Health
Medicon International: Doctors give importance to human touch even in the age of technological advancement
Trans World Features | @twfindia | 24 Dec 2019
Medicon International: Doctors give importance to human touch even in the age of technological advancement
Kolkata: Top doctors, who attended the second day of the Medicon International, 2019 conference where the Professor Shyamal Sen Memorial Oration was delivered, here on Saturday said that despite advancement in technologies over the years, medical practitioners should give importance to the system of ‘Bedside Encounter’.

“Just by symptoms, you cannot arrive at a diagnosis, the doctor needs to ask patients questions and give him a minimum time through casual conversation,” said Dr. Saubhik Sural, top nephrologists of the city.

 

“A computer will not tell you what the patient does. A patient is your best teacher and the objective of the memorial was not to forget bedside clinic,” he said.

 

Prof Derek Bell OBE, President, Royal College of Physicians, Edinburgh, delivered the ‘Professor Shyamal Sen Memorial Oration’ on Saturday on the issue of ‘Clinical Skills in 21st Century’.

 

Whenever one recalls eminent names in the medical fraternity who have left a very positive impact in minds of people they have touched and treated, there are many names that still get talked about, written and discussed. One such luminary was Dr. Shyamal Kumar Sen. Considered by the medical fraternity as a legend in the field of Neurology in India, Sen was also a pioneer in the world of neurology teaching, training and research in Eastern India. Dr. Shyamal Kumar Sen passed away on 19 June 2011. He was 89 years old at the time of his death.

 

Medicon each year pays their silent tribute to his great work by hosting a special session- Dr Shyamal Sen Memorial oration.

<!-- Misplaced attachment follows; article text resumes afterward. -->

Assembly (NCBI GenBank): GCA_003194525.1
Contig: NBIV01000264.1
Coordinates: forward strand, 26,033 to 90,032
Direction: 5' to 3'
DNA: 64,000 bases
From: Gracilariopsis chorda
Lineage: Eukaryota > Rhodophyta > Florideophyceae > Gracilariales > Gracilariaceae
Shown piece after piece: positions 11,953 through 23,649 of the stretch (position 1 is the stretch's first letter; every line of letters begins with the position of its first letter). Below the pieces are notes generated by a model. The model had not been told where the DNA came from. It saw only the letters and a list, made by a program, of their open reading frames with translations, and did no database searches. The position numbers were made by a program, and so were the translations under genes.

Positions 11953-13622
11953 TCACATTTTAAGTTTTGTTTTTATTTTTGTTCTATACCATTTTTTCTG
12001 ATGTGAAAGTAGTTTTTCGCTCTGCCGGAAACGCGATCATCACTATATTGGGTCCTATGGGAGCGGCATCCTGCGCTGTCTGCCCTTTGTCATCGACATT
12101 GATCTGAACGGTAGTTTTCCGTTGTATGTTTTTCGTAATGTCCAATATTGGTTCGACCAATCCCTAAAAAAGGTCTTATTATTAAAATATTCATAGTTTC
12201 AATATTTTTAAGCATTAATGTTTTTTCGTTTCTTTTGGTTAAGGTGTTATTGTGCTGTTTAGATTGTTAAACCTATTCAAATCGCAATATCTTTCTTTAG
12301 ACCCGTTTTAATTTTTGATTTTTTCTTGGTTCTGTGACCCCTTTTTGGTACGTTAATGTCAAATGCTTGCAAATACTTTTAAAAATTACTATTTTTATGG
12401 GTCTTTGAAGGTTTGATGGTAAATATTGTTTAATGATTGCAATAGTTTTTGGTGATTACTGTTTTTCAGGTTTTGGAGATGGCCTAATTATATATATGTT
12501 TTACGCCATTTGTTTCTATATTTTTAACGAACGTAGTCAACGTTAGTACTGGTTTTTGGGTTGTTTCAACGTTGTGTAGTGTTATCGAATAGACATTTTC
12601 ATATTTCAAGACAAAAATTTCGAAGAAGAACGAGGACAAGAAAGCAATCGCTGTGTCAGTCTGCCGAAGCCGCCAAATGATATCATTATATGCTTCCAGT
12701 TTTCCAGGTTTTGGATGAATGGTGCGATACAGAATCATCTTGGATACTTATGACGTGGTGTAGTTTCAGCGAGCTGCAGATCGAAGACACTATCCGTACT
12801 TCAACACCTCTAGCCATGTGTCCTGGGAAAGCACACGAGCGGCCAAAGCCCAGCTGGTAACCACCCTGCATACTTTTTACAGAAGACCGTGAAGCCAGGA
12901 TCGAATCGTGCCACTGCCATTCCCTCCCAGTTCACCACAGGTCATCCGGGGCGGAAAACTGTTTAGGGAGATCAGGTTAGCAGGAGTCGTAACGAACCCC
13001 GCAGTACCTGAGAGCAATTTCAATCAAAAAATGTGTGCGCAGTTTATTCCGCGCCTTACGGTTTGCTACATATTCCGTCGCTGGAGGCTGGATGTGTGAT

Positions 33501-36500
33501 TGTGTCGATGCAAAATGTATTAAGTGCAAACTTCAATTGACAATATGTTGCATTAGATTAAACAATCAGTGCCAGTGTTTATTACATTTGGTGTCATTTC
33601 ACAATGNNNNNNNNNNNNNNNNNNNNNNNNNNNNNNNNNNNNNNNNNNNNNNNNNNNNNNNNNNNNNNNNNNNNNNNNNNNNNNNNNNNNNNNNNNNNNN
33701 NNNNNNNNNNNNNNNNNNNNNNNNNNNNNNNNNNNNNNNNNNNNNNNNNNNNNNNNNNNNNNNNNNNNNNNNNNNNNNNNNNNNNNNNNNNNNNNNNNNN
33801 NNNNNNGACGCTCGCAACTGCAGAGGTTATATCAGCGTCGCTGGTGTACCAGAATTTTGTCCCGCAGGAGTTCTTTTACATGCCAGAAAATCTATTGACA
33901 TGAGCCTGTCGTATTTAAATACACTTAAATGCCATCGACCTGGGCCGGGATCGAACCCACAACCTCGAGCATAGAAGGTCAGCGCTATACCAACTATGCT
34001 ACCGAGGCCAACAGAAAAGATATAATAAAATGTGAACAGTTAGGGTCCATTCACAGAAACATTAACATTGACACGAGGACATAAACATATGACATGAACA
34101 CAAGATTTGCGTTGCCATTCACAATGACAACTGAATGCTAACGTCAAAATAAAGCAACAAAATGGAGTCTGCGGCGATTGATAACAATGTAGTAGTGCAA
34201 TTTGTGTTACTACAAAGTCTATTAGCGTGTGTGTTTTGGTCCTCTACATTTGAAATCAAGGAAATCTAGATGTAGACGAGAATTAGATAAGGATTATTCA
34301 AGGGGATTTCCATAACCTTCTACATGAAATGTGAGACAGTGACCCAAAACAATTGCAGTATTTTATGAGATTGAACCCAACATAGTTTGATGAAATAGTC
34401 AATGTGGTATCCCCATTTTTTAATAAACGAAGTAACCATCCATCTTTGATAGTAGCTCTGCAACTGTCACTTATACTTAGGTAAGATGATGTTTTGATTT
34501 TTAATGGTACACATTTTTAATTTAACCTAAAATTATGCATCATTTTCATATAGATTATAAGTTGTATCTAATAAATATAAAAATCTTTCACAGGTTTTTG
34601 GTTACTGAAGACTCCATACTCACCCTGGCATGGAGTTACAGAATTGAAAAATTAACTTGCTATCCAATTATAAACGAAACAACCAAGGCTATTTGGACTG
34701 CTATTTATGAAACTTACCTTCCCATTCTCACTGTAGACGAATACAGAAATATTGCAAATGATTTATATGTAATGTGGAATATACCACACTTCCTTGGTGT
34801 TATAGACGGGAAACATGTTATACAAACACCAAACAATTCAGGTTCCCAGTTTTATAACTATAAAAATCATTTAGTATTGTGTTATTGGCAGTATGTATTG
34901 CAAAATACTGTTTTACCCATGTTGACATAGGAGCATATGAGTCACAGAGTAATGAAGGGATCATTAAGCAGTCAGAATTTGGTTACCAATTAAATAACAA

Sharing his thoughts on the Medicon International event, Dr. Sujit Kar Purkayastha, Patron of the Medicon Interational organising committee, earlier said: "The main objective of the conference is to transfer knowledge."

 

Speaking on the speech delivered by Bell, another Kolkata-based doctor Subhrojyoti Bhowmick, said, “It was a matter of pride for us that such a wonderful lecture was delivered on an eminent doctor like Professor Shyamal Sen.”

 

“The way Prof Bell started the speech by mentioning Prof Dr. Shyamal Sen and what Edinburgh thought about him was important. Its a matter of motivation and pride for me,” he said.

 

“While technology is very important for repetitive work and for precision, but you always require human touch for analytical works,” he said.

 

Speaking on the Medicon International, he said compared to Western countries, a modest amount of research work is done in India and conferences like this one serves as a motivation for research and knowledge sharing.
“Through these conferences, we try to highlight the best practices in medicines followed in both the nations-India and the UK,” he said.

 

Speaking on the selection of Kolkata as a venue for the conference, he said: “The Royal College of Edinburgh participated in a collaborative role because of the keen interest in this part of India to know more about the field of medicine. I must add that medicine is vast and dynamic in nature. Platforms like this one not only highlight practices in the UK but also in India.”

 


“In this conference, the audience learned how patients are managed in both countries. Sharing of best practices of both the nations also takes place here,” he said.

 

The two-day conference begun in Kolkata on Friday.